People in Climate-changing Geographic Areas, experiencing fully the four seasons, are better adjusted to believing in life after death. The reasoning is, they’ve been more exposed year after year to the cycle of birth, death, and re-birth.
Of course, measuring this would be difficult. That’s why I’m passing off the idea as a Steal This Thesis blog. And what about those Tibetan monks? Do they experience four seasons? I don’t know. Maybe. But they’ve certainly seen it. And maybe that’s my point. Those Tibetan monks need hour after hour after hour of meditative experience to come to understand that people in four-season climates experience daily, year after year. And it is a part of their psyches, their individuation.
In the middle of February in Michigan, it’s hard to see where life has scurried away to, to avoid the bitterness of winter. It can be 20 or 30 below zero (Celsius or Fahrenheit) But come spring, life returns. That’s kinda metaphoric. And it sinks into our psyches. Furthermore, I could make the argument that this sort of four-season mentality is what drove the Vikings to set forth from their Nordic hideaways.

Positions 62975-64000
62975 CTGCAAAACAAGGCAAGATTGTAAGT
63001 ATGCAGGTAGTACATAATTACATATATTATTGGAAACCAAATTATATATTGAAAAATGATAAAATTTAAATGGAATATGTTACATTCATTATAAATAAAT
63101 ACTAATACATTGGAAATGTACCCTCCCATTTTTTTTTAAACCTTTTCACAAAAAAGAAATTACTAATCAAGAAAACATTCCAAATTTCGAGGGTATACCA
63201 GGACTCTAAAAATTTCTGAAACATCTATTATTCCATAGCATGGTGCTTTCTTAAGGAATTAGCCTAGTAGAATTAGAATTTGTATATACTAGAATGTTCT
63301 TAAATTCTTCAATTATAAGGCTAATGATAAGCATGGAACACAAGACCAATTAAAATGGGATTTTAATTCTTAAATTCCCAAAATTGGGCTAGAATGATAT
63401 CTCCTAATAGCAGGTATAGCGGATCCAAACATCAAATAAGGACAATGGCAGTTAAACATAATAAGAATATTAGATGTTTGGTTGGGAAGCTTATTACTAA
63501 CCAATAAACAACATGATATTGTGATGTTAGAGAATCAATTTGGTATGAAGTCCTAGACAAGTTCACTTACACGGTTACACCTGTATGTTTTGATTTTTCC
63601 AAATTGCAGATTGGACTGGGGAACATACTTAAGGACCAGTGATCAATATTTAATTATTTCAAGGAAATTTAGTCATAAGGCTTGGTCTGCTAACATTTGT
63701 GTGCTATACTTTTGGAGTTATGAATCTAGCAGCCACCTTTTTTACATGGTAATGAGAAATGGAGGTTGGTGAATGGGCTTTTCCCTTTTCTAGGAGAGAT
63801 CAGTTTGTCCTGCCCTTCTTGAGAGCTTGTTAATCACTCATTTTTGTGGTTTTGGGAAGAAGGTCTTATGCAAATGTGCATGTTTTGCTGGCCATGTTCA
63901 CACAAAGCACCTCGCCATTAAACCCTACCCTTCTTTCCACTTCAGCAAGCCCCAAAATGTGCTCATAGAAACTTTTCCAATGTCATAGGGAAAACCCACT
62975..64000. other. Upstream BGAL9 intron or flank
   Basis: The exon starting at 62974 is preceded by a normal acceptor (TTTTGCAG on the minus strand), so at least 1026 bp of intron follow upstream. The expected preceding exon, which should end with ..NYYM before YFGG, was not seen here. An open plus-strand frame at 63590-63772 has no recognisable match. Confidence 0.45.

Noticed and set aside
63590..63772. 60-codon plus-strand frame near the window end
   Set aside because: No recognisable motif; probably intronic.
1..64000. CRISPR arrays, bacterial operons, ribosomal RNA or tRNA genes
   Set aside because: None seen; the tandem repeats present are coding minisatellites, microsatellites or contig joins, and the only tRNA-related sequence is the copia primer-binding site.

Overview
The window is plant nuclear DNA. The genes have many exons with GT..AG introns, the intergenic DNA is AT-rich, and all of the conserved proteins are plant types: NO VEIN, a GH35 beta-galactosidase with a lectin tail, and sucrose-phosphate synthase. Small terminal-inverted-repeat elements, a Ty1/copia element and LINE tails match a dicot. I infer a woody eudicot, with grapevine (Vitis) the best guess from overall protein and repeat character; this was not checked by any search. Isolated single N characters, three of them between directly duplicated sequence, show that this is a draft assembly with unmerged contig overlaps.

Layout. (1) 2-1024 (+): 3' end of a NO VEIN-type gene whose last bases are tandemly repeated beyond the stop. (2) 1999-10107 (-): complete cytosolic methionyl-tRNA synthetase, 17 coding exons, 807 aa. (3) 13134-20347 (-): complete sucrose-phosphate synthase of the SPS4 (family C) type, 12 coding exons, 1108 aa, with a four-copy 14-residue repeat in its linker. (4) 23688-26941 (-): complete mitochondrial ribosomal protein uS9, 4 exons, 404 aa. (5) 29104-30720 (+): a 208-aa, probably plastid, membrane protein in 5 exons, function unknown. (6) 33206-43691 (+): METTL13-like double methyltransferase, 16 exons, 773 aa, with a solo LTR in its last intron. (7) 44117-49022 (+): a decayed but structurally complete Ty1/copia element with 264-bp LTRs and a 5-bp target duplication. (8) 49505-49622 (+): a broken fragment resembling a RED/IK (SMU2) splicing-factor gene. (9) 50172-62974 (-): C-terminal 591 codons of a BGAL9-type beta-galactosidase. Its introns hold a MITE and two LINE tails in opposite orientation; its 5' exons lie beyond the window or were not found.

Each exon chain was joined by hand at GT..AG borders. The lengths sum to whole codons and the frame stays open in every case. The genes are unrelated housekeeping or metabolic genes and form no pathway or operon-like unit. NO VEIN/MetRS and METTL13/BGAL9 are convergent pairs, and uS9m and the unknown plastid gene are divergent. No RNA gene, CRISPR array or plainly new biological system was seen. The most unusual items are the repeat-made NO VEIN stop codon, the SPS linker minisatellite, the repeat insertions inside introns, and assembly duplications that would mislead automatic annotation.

I learned tonight that Hawaii is near the equator and the difference in sunlight between summer and winter in like … 20 minutes or so. Yow! It’s like 4 hours here. And yet the people in Hawaii notice the difference. They even complain about the shorter days. And so, I’m wondering what their religion tells them. Would they be less likely to believe and understand the Big Bang? My thesis suggests Northerners would be more likely to believe in the Big Bang, and maybe some Ph.D. wannabe will pick this idea up and run with it.